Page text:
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Confronting the crisis of unsafe medicines in Africa — a call for heightened regulatory vigilance

Confronting the crisis of unsafe medicines in Africa — a call for heightened regulatory vigilance
Illustrative image: Many are affected by the scourge of substandard medication. (Original photo: EPA / Nic Bothma)

African countries, particularly those with lower incomes, are disproportionately affected by the scourge of substandard and falsified medicines.

The recent tragedy in Gambia, where 66 children lost their lives after consuming cough syrups contaminated with toxic chemicals, has cast a spotlight on a critical issue facing the African continent: the safety and quality of medicines.

This incident, involving medications produced by an Indian pharmaceutical company, underscores a broader, systemic problem that demands immediate and robust action from national medicines regulatory bodies, healthcare professionals and policymakers across Africa.

The core of the crisis lies in the regulatory mechanisms that have failed to prevent the entry and distribution of substandard and falsified medicines in African markets. The contamination of cough syrups with toxic chemicals such as diethylene glycol, a substance with no medical use and known for its use in antifreeze and paint strippers, highlights a glaring oversight in the evaluation and monitoring of medicine components.

This oversight points to a critical need for stringent auditing of manufacturing facilities, comprehensive training for inspectors, and a thorough evaluation of all medicine components, including excipients like glycerine, which are susceptible to adulteration.

The issue is not isolated to Gambia but reflects a continent-wide challenge. African countries, particularly those with lower incomes, are disproportionately affected by the scourge of substandard and falsified medicines.

This situation is exacerbated by complex supply chains that span continents, making it difficult to ensure the integrity of every component entering the manufacturing process. The problem is compounded by a lack of awareness and vigilance on the part of regulatory authorities regarding the potential for excipient adulteration and its dire consequences.

To address this crisis, there is an urgent need for regulatory reform and harmonisation across Africa. Initiatives such as the Africa Medicines Regulatory Harmonisation (AMRH) initiative and the African Medicines Agency which will succeed the AMRH initiative represent critical steps forward.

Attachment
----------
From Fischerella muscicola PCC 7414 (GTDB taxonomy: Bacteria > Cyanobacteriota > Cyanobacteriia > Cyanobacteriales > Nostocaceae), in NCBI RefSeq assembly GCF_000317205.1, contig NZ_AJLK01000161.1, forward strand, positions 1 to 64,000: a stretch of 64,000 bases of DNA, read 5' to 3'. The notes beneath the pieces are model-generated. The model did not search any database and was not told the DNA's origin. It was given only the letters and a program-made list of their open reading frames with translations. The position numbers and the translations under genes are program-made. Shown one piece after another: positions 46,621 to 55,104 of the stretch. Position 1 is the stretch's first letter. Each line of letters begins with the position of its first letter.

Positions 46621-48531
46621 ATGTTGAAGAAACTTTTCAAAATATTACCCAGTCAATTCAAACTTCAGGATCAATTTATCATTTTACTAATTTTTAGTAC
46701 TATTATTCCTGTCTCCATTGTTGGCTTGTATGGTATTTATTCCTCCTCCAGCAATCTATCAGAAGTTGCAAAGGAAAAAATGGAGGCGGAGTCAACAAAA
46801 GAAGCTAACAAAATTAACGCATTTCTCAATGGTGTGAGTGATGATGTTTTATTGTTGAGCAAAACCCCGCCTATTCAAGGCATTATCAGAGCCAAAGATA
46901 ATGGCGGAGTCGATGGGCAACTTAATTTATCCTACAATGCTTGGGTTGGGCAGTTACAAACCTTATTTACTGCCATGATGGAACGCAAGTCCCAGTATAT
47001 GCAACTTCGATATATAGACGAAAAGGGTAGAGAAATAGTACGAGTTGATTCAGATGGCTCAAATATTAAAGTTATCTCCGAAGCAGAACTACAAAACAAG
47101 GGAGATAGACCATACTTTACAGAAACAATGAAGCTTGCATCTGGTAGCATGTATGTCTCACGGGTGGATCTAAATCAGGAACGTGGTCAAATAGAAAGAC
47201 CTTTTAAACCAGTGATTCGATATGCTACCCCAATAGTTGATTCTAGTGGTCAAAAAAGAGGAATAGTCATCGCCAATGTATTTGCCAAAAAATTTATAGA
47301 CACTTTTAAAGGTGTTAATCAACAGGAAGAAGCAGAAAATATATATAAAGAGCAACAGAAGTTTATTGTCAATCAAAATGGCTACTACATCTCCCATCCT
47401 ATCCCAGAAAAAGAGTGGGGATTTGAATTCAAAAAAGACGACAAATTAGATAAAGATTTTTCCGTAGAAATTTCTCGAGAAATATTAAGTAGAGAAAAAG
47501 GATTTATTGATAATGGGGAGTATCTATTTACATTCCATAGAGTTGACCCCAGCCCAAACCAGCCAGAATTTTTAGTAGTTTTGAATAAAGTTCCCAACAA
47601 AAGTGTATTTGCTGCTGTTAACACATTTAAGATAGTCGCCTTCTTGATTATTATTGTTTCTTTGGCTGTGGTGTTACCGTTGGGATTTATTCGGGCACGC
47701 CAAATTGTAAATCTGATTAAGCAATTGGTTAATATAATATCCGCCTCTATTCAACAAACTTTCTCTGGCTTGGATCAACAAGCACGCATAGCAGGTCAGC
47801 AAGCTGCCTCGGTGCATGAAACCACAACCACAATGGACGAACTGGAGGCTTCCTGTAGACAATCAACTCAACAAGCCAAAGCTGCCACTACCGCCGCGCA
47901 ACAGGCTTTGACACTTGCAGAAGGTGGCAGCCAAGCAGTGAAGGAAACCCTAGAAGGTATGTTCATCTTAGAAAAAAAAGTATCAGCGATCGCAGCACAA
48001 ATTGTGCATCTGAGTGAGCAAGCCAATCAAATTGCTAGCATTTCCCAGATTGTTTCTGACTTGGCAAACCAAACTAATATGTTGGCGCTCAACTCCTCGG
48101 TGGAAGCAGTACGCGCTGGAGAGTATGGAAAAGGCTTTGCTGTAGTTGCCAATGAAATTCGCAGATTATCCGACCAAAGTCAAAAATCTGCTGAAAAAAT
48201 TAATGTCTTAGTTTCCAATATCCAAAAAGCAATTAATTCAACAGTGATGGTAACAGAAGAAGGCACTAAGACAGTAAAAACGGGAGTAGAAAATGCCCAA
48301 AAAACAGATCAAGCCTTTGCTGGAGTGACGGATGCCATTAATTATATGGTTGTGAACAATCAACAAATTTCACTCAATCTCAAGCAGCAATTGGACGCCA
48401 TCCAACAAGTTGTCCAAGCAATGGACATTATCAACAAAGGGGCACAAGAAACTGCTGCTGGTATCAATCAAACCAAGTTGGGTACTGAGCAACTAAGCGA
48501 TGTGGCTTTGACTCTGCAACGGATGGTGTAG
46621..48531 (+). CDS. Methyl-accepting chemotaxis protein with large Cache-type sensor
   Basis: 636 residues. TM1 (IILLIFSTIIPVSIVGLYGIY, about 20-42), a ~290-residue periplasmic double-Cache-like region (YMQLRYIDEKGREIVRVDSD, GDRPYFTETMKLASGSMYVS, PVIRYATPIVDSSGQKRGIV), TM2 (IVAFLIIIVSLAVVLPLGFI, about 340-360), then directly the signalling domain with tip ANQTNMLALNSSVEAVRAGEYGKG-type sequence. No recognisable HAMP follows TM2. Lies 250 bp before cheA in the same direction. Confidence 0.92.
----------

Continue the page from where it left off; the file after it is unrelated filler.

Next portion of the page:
These initiatives are building collaboration among African nations, pooling resources and expertise to elevate regulatory standards and ensure the safety of medicines across the continent. By working together, African countries can develop a unified strategy to combat the entry and spread of contaminated medicines, leveraging collective strength to enforce rigorous safety standards.

Furthermore, the concept of reliance, where importing countries trust the assessments and inspections carried out by competent regulatory authorities in other countries, offers a promising avenue for streamlining regulatory processes.

However, African countries need to exercise caution when implementing it to make sure that the way they apply it is well thought out and adequately addresses challenges unique to African contexts, to ensure that it does not compromise the quality and safety of medicines entering African markets.

African nations must develop a fit-for-purpose reliance framework that accounts for the continent’s unique challenges and ensures that all medicines, regardless of their origin, meet the highest standards of quality, safety and efficacy.

Development of such a framework cannot and should not be left to the World Health Organization or to any other international organisations only. This is a task that African regulatory experts with an in-depth understanding and experience of Africa’s unique challenges should lead.

The tragedy in Gambia is a stark reminder of the devastating impact contaminated medicines can have on vulnerable populations. It calls for a concerted effort among African countries and all stakeholders in the pharmaceutical supply chain to ensure such incidents are never repeated.

This includes not only regulatory authorities but also manufacturers, healthcare professionals and international partners.

Together, they must work towards a future where the safety and quality of medicines in Africa are guaranteed, protecting the health and well-being of its people against the threat of substandard and falsified products. DM

Dr Lenias Hwenda is the founder and CEO of Medicines for Africa.

Farai Masekela is the head of the Evaluation and Registration Division at the Medicines Control Authority of Zimbabwe and chairperson of the Evaluation of Medical Products Technical Committee of the Africa Medicines Regulatory Harmonisation Initiative (AMRH) under Auda-Nepad.

Wayne Muller is the chair of the Good Manufacturing Practice (GMP) Technical Committee of the Africa Medicines Regulatory Harmonisation Initiative (AMRH) under Auda-Nepad.

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